Ed from Matterhorn Chalets recently went out testing the Via Ferrata in Zermatt. If you want to experience the thrill of climbing but without most of the risk, this is a great option for a summer activity.
Via Ferrata in Zermatt
Zermatt’s ‘Klettersteig’ has been cleverly laid out along the Turmwang cliffs, which overlook the village from the west.
They stretch between the Triftbach torrent and a point roughly in line with the railway station, from where it’s about an hour’s walk back down to the resort centre.
Three distinct sections of Via Ferrata
There are three distinct sections, each one more technical than the previous, although it is possible to ‘escape’ from the route at the end of each section.
The first section is particularly suitable for novices or children accompanied by a guide who can also arrange for an exciting abseil back down to near the start. More experienced climbers will find doing the full route an engaging enterprise which takes 3 to 3½ hours.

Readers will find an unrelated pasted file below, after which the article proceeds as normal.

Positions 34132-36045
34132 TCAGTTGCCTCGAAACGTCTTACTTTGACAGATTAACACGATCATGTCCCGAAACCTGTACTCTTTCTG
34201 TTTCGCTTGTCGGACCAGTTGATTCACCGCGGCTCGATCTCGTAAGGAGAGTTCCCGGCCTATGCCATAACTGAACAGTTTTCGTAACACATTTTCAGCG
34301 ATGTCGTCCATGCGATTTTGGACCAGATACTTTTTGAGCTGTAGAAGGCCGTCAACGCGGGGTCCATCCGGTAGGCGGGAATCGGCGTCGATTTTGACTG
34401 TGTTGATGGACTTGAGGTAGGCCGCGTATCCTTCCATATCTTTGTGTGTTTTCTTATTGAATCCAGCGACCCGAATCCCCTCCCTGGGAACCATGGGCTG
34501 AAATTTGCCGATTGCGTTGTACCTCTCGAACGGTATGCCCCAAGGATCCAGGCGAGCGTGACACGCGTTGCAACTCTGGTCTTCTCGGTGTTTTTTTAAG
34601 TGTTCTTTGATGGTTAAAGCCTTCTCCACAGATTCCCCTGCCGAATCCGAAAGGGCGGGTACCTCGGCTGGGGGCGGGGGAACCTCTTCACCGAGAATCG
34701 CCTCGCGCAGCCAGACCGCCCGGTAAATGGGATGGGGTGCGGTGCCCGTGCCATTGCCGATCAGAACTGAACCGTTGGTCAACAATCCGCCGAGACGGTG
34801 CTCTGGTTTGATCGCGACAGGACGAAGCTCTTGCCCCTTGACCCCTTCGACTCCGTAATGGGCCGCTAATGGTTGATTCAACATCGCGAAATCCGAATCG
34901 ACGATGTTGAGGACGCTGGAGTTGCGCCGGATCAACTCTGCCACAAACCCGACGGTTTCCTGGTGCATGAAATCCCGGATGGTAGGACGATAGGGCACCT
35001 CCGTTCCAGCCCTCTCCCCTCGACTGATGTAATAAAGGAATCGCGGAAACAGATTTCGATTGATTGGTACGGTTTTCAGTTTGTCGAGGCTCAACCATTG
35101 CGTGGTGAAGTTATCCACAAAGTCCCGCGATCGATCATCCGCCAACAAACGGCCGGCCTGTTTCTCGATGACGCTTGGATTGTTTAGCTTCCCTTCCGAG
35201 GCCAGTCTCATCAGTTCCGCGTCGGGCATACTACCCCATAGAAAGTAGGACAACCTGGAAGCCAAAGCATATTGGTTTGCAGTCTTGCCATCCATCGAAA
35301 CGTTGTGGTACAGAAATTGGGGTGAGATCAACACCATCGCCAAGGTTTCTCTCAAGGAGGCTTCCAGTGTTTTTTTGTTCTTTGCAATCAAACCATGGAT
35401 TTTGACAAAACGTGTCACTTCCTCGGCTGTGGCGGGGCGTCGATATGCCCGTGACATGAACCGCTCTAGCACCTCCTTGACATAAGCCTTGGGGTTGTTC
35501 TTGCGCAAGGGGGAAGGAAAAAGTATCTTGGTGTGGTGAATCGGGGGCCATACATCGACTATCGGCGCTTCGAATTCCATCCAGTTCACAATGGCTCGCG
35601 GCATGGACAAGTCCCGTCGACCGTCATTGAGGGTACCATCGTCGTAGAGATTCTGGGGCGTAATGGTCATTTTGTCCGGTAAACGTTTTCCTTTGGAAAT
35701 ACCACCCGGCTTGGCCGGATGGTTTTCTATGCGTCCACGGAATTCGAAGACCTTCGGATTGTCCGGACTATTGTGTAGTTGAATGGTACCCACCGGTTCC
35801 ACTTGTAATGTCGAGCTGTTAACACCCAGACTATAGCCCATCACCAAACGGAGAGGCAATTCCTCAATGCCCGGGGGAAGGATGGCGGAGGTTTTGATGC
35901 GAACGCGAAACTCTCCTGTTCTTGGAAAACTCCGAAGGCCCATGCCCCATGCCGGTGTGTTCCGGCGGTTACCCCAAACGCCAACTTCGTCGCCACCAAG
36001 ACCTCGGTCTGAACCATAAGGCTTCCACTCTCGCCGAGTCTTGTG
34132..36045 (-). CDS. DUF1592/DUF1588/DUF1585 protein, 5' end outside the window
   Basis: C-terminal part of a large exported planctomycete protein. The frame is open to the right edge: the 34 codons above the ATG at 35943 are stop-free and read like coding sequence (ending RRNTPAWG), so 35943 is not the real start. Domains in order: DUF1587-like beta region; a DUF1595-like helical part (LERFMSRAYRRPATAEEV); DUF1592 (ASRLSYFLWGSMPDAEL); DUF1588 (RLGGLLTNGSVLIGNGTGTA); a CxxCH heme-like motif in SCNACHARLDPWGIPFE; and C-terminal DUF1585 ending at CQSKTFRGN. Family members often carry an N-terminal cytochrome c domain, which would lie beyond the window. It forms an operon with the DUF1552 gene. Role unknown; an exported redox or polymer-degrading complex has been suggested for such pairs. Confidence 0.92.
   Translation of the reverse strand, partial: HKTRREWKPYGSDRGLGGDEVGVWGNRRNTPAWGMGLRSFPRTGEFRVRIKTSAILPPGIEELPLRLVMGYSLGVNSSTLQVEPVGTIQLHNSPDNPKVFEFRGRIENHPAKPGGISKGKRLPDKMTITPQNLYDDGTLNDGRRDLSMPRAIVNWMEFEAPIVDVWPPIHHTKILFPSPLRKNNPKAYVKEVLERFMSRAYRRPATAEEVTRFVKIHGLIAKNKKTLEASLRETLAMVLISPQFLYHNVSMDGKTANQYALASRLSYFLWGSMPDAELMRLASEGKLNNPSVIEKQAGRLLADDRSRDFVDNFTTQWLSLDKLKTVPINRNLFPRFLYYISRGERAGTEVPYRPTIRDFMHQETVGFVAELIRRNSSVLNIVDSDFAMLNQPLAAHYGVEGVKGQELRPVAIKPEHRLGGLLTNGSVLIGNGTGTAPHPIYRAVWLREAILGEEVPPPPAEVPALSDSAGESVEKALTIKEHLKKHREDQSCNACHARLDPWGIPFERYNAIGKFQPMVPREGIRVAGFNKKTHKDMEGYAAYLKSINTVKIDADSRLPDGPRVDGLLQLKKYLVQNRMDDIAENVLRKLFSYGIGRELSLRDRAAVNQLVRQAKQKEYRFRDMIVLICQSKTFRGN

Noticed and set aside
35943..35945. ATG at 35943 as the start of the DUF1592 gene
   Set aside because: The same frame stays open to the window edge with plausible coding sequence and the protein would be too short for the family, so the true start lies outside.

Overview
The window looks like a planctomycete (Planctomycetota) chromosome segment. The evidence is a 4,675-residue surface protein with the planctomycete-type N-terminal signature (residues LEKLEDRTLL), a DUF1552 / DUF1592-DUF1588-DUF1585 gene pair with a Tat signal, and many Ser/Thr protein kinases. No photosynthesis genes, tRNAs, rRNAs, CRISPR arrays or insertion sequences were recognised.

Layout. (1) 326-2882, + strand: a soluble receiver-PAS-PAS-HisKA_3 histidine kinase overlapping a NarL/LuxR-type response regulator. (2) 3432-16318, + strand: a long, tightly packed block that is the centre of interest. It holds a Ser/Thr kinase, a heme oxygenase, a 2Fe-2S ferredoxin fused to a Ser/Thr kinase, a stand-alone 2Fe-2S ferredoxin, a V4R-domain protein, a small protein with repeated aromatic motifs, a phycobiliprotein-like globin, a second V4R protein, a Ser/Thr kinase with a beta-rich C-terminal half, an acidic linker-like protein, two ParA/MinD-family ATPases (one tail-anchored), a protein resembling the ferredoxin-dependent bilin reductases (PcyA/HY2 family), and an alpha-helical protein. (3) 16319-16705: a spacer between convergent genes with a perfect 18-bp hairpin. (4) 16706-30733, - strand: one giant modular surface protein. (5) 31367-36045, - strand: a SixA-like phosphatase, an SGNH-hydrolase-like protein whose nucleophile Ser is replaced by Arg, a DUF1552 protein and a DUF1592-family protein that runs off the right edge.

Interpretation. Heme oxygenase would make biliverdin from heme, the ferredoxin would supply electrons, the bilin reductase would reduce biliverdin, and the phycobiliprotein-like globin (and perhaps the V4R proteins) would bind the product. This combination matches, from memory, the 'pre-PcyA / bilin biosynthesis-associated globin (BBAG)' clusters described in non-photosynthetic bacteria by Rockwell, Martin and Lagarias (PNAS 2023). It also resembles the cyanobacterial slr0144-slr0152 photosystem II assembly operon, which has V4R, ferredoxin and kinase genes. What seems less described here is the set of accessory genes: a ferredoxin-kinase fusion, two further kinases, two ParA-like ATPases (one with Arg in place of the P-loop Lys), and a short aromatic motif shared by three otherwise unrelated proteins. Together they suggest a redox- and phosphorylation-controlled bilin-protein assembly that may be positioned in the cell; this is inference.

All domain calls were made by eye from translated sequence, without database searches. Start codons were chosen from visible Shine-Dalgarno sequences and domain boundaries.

The history of Via Ferrata
Originally developed during the first World War in the Dolomites as a way of getting Italian soldiers through otherwise inaccessible Alpine passages, the modern Via Ferrata or ‘Kletterstieg’, relies principally on a steel cable bolted to the rock every few metres to which climbers attach themselves as they proceed along an equipped path or climbing route.
Where necessary, the way itself is provided with a series of metal rungs, ladders and bridges which facilitate the climber’s progress along a route which can vary in length from under an hour to several hours.
Constant attachment to the cable is ensured by means of a double lanyard with two carabiners attached to a body harness via a shock absorption device. The equipment is highly specialised and subject to rigorous safety standards.
In addition, use of a safety helmet is advisable as a precaution against falling pebbles and rocks and thick gloves should be worn to protect the hands against occasional loose steel threads and the abrasion caused by gripping the cable.
For more information, contact Zermatt’s Alpine Centre or take this link.
For details of accommodation in Zermatt or for mountaineering holidays in Zermatt, please contact Ed or Suzanne from Matterhorn Chalets.